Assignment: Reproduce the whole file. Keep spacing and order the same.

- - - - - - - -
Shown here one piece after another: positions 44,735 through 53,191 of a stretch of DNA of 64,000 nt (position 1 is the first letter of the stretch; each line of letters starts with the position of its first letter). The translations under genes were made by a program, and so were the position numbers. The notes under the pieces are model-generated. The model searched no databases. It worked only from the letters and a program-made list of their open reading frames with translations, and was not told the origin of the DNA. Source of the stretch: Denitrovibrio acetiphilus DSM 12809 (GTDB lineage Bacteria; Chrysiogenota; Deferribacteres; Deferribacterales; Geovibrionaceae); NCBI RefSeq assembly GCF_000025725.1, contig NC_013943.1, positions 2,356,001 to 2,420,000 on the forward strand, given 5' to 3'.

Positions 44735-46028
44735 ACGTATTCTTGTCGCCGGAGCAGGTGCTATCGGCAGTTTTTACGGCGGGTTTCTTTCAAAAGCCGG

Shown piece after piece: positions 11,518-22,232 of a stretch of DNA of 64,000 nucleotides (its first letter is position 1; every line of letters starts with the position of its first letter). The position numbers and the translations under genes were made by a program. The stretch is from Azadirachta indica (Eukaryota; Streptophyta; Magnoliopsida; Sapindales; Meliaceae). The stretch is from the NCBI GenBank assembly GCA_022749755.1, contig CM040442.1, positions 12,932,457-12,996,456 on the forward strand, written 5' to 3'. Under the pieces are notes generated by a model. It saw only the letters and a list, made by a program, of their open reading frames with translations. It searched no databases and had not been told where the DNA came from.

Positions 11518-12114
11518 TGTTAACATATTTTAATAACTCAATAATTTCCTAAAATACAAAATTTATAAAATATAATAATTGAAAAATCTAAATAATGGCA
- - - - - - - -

Shown here one piece after another: positions 44,735 through 53,191 of a stretch of DNA of 64,000 nt (position 1 is the first letter of the stretch; each line of letters starts with the position of its first letter). The translations under genes were made by a program, and so were the position numbers. The notes under the pieces are model-generated. The model searched no databases. It worked only from the letters and a program-made list of their open reading frames with translations, and was not told the origin of the DNA. Source of the stretch: Denitrovibrio acetiphilus DSM 12809 (GTDB lineage Bacteria; Chrysiogenota; Deferribacteres; Deferribacterales; Geovibrionaceae); NCBI RefSeq assembly GCF_000025725.1, contig NC_013943.1, positions 2,356,001 to 2,420,000 on the forward strand, given 5' to 3'.

Positions 44735-46028
44735 ACGTATTCTTGTCGCCGGAGCAGGTGCTATCGGCAGTTTTTACGGCGGGTTTCTTTCAAAAGCCGG

Shown piece after piece: positions 11,518-22,232 of a stretch of DNA of 64,000 nucleotides (its first letter is position 1; every line of letters starts with the position of its first letter). The position numbers and the translations under genes were made by a program. The stretch is from Azadirachta indica (Eukaryota; Streptophyta; Magnoliopsida; Sapindales; Meliaceae). The stretch is from the NCBI GenBank assembly GCA_022749755.1, contig CM040442.1, positions 12,932,457-12,996,456 on the forward strand, written 5' to 3'. Under the pieces are notes generated by a model. It saw only the letters and a list, made by a program, of their open reading frames with translations. It searched no databases and had not been told where the DNA came from.

Positions 11518-12114
11518 TGTTAACATATTTTAATAACTCAATAATTTCCTAAAATACAAAATTTATAAAATATAATAATTGAAAAATCTAAATAATGGCA